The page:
Another efficient route towards increasing molecular complexity in the ISM is the chemical kinetics that occurs on dust-grain surfaces. Intriguingly, the most abundant molecule in space, molecular hydrogen, is formed almost exclusively via surface chemistry in the local universe (Gould and Salpeter 1963; Hollenbach and Salpeter 1971; Watson and Salpeter 1972a). The dust-grain surface has several roles. Firstly, the surface serves as a local “meeting point” for molecules or atoms that become bound to the dust grain via electrostatic or van der Waals forces, so-called physisorption, or by forming chemical bonds with its surface, so-called chemisorption. Secondly, the dust grain lattice can accommodate a portion of the excess energy usually generated during surface-mediated association reactions, stabilizing the product, and thus allowing large polyatomic species to be efficiently synthesized. Thirdly, in dense (\(\gtrsim 10^{4}~\mbox{cm}^{-3}\)) and cold (\(\ll 100~\mbox{K}\)) interstellar environments, thick ice mantles can grow on dust grains (\({\sim} 100\) monolayers). Molecular species trapped in the ice mantle under these conditions are protected from further processing by the FUV interstellar radiation field (ISRF), although they are exposed to the significantly lower strength ambient radiation field generated internally by the interaction of cosmic rays with molecular hydrogen. Eventually, over long timescales (\(\gtrsim 10^{4}~\mbox{yr}\)) these pristine ices can be processed by the heating and enhanced irradiation associated with the star-formation process, potentially forming even more complex volatile and refractory organic compounds, including amino acids (Kvenvolden et al. 1970; Ehrenfreund and Charnley 2000; Elsila et al. 2009). These molecules may then be delivered to young protoplanets and planets via accretion early in the evolution of the planetary system, or at a later time via bombardment by pristine icy bodies (Anders 1989; Chyba et al. 1990; Cooper et al. 2001).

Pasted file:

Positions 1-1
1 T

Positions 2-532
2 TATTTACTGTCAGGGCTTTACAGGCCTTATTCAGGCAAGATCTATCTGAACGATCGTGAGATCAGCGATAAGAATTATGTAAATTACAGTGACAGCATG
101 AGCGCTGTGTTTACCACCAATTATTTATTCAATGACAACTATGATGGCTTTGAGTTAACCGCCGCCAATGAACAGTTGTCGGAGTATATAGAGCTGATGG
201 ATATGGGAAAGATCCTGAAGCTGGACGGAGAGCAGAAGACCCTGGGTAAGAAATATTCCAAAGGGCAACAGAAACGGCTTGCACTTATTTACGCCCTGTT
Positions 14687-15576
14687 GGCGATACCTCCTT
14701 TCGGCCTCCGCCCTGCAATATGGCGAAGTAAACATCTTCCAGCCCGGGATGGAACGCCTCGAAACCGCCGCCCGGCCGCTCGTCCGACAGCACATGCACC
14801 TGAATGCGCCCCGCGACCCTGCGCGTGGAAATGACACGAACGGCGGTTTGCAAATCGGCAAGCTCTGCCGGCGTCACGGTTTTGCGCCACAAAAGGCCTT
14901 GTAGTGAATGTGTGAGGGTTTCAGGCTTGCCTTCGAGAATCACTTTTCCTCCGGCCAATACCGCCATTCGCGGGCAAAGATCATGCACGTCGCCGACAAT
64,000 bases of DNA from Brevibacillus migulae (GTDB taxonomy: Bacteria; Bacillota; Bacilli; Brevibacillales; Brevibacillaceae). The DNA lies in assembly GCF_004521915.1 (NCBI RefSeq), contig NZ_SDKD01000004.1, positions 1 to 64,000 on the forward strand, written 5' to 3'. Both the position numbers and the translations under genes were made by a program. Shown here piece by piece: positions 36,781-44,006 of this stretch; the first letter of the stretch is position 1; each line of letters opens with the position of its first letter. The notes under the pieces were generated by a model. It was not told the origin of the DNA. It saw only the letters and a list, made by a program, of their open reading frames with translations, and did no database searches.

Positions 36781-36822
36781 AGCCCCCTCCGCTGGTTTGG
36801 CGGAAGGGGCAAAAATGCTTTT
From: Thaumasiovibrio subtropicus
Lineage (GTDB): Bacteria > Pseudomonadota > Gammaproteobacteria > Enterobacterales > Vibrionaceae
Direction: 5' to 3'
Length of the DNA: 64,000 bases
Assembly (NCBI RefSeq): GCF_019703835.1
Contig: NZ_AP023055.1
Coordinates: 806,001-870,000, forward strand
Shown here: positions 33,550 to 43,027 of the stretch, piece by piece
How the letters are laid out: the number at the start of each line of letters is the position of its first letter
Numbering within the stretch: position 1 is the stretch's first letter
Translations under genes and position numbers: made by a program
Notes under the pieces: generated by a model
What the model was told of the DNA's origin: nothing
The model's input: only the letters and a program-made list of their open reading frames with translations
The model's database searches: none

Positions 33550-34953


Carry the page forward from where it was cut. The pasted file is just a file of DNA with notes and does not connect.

Most modern astrochemical models of ISM chemistry simulate dust-grain surface chemical kinetics processes with various degrees of complexity (Tielens and Hagen 1982; Hasegawa and Herbst 1993a; Garrod 2013). Models using large reaction networks typically adopt the rate-equation approach as is done for the gas-phase chemistry where the time evolution of surface species’ abundances is described by a set of coupled ordinary differential equations, and the abundances considered “averaged” over the entire dust grain population, i.e., the mean-field approximation. One of the major challenges in these models, is the accurate treatment of the stochasticity of diffusive surface processes. This becomes critical when abundances of reactants on the dust-grain surface becomes very low, i.e., \(\ll 1\) reactant per dust grain, and fluctuates with time, thus rendering the rate-equation approach unfeasible (Gillespie 1976; Green et al. 2001; Charnley 2001). This is the so-called “accretion-limited” case. A number of approximate or precise micro- and macroscopic Monte Carlo techniques have been proposed to overcome this issue (e.g., Biham et al. 2001; Charnley 2001; Lipshtat and Biham 2004; Stantcheva and Herbst 2004; Chang et al. 2005; Garrod 2008; Vasyunin and Herbst 2013). Another challenge is to account for the multilayered nature of dust-grain ice mantles, and to take all relevant processes into account in the modeling, e.g., inter-lattice diffusion, mobility/immobility of reactants, desorption, porosity trapping (see Cuppen and Herbst 2007; Chang et al. 2007; Kalvāns and Shmeld 2010; Wolff et al. 2011; Taquet et al. 2012; Vasyunin and Herbst 2013). A further obstacle in both approaches (rate equation and stochastic) is the lack of appropriate laboratory data on binding energies and desorption efficiencies of molecular ices of astrophysical interest, as well as the energy barriers and branching ratios for surface reactions. Large reaction networks can treat up to a few hundred different surface species; however, only a handful of reaction systems and molecules have been theoretically or experimentally studied. Moreover, the underlying molecular mechanism is not always fully understood, which makes it hard to scale up to astrophysically relevant timescales.